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Publication numberUS3790072 A
Publication typeGrant
Publication dateFeb 5, 1974
Filing dateJun 28, 1971
Priority dateJun 28, 1971
Publication numberUS 3790072 A, US 3790072A, US-A-3790072, US3790072 A, US3790072A
InventorsMoldovan M
Original AssigneeAvm Corp
Export CitationBiBTeX, EndNote, RefMan
External Links: USPTO, USPTO Assignment, Espacenet
Voting machine
US 3790072 A
Images(6)
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Description  (OCR text may contain errors)

United States Patent. [191 Moldovan, Jr.

[111 3,790,072 [4 1 Feb. 5, 1974 VOTING MACHINE Inventor: Michael Terrance Moldovan, Jr.,

Lakewood, N.Y.

AVM Corporation, Jamestown, N Y

Filed: June 28, 1971 Appl. No.: 157,366

Assignee:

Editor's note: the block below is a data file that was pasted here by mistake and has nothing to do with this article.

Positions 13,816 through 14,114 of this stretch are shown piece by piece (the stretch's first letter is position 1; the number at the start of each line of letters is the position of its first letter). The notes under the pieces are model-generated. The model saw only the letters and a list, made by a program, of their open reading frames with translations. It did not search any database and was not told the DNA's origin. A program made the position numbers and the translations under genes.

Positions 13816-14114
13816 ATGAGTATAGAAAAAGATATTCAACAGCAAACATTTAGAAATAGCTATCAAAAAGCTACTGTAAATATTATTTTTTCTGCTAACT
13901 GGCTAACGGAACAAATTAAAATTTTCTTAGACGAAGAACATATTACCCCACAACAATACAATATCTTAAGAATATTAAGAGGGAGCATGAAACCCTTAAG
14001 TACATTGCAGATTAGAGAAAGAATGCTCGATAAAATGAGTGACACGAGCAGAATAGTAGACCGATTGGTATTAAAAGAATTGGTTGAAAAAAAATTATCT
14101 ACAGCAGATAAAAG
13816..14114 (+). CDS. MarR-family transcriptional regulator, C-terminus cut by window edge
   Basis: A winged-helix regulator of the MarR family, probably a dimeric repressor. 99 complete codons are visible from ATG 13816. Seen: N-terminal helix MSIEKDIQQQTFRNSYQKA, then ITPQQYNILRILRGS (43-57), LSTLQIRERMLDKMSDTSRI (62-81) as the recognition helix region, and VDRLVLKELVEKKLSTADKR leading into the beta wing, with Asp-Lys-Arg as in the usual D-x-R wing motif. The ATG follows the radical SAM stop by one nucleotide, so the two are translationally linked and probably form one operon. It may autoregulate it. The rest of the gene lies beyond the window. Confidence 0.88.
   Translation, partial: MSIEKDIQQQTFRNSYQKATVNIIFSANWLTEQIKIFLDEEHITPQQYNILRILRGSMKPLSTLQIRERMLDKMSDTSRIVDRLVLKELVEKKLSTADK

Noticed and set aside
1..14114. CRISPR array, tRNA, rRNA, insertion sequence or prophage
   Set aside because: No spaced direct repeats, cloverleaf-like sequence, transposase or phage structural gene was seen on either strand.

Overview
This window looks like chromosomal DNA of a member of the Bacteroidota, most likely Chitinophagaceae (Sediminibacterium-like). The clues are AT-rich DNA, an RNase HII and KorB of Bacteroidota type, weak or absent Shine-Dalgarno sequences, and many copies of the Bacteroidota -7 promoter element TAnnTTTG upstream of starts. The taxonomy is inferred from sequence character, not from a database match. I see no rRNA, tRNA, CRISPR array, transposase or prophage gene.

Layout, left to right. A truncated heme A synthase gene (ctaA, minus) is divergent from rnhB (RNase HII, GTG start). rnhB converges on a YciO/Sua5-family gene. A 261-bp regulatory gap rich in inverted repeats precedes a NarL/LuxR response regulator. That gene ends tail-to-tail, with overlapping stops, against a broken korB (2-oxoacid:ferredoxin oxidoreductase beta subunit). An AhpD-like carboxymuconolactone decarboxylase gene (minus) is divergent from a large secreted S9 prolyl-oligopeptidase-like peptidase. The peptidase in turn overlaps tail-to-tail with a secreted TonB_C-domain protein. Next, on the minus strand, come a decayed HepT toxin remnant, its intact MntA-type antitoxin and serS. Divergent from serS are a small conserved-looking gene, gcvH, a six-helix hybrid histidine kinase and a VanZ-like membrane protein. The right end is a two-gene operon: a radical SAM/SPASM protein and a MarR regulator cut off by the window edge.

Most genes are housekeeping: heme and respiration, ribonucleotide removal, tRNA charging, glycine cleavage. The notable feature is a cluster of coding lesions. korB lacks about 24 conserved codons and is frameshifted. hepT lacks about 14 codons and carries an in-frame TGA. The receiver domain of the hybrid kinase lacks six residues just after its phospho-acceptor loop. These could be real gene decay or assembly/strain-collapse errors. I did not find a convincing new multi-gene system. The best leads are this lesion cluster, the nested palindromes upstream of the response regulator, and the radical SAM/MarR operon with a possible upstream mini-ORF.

US. Cl. 235/54 R, 235/50 R Int. Cl G07c 13/00 Field of Search; 235/54 R, 54 A, 50 R, 50 A,

' References Cited UNITED STATES PATENTS 7/1972 Moldovan, Jr. 235/54 R Primary Examiner-Stephen J. Tomsky Attorney, Agent, or Firm-Bean & Bean 57 ABSTRACT An improved mechanical voting machine embodying means facilitating the making of a single selection from a plurality of available ballot choices; such choices being presented as indicia carried on the faces of a plurality of voter operated push button selectors. The machine features an election official operated entrance control; means for preventing the voter from causing the machine to record more than one vote, while requiring that such vote be cast before he leaves the machine; and means for printing the election results on required numbers of print out sheets.

1 Claim, 16 Drawing Figures Pmmmm 51914 3,790,012

SHEET 1 BF 6 INVENTOR. M/CHHEL TEPPHN 65 MOL 00 WW JR.

Q3241 YQEMA ATTOPNEYS PAIENIEB E 51974, I v v 3.7905072 sum 20F 6 I I N VEN TOR. mama-'4 re RRHNCF M04 00 m/v JR Qua +64% ATTORNEYS PAIENIEDFEB 5w 3,790,072